Now that Cassie is in middle school, she faces all the attendant problems any eighth-grade girl might encounter: losing friends, finding new ones, dancing around the inevitable cliques, dealing with crushes on boys and problems at home. The difference between Cassie and most girls her age is that her problems at home began when her older brother enlisted in the military. Sef is going to Iraq, an act admired by his father and reviled by his mother, feared by Cassie and her older sister Van, and not understood by younger brother Jack, who has Down syndrome.

Cassie’s own anxiety about Sef is drowned by her mother’s almost catatonic dread, forcing Cassie to feel as if she must step in and save everybody, and leaving her with no outlet for her emotions. When an assignment in Social Studies class leads her to correspond with an Iraqi girl her own age (who calls herself Blue Sky), Cassie finds someone who will listen to her fears. In the process, Cassie also learns that, in comparison to Blue Sky’s encounters with daily bombs and missing family members, her life is not so unmanageable.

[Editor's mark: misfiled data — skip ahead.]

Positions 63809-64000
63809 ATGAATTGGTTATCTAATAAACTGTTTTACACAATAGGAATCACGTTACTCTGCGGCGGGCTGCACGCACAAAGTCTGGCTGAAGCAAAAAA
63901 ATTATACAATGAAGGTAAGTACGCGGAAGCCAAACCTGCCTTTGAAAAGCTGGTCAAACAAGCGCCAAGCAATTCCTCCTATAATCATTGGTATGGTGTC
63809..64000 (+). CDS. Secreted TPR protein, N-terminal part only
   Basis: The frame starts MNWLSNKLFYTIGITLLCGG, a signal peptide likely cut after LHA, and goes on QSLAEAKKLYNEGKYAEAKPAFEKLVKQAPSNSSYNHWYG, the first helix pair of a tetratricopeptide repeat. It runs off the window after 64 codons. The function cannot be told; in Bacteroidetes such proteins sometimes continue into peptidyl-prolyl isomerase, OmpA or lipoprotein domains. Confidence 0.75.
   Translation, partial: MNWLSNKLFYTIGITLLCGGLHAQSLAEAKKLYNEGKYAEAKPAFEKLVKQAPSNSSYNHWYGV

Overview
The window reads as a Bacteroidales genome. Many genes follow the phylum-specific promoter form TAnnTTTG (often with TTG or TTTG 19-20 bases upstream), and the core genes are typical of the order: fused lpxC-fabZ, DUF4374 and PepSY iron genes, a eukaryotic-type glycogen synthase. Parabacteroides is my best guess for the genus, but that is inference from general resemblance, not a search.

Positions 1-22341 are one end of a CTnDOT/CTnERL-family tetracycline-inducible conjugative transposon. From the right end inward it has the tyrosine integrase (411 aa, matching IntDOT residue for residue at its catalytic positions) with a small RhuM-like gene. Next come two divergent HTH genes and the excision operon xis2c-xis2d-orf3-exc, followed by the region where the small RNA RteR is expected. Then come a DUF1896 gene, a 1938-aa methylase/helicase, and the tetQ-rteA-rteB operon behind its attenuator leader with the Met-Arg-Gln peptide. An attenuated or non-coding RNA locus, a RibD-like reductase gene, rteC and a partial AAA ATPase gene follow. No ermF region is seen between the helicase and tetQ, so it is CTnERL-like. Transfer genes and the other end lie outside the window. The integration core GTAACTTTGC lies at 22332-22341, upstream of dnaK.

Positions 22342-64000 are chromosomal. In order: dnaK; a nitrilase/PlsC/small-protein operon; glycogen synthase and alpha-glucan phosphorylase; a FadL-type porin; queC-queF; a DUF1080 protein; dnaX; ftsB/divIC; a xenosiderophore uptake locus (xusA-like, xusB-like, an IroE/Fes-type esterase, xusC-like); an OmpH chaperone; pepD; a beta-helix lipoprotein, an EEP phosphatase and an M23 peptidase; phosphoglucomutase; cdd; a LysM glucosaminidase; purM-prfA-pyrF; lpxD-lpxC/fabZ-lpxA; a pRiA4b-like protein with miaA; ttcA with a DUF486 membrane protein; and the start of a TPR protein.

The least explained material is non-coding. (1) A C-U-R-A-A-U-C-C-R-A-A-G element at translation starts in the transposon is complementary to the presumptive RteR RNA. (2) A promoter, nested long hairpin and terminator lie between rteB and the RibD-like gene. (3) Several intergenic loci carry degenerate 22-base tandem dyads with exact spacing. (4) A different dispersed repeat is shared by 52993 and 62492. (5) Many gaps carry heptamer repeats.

While everyone in Cassie’s family seems to hold their breath waiting for Sef’s return, the conclusion of the book is not the Hollywood welcome home we all hope for, but rather the peace they find in the waiting.

Award-winning author Mary Sullivan has written a novel for young readers that is both timely and timeless. Though the story is set during the Iraq war, the struggles that Cassie goes through are applicable to any era. Sullivan’s prose allows us to feel the bittersweet acceptance and love each family member has for the others, and we leave feeling the same for Cassie as she must feel for her brother: hope for her future well-being and the joy of living in the present.

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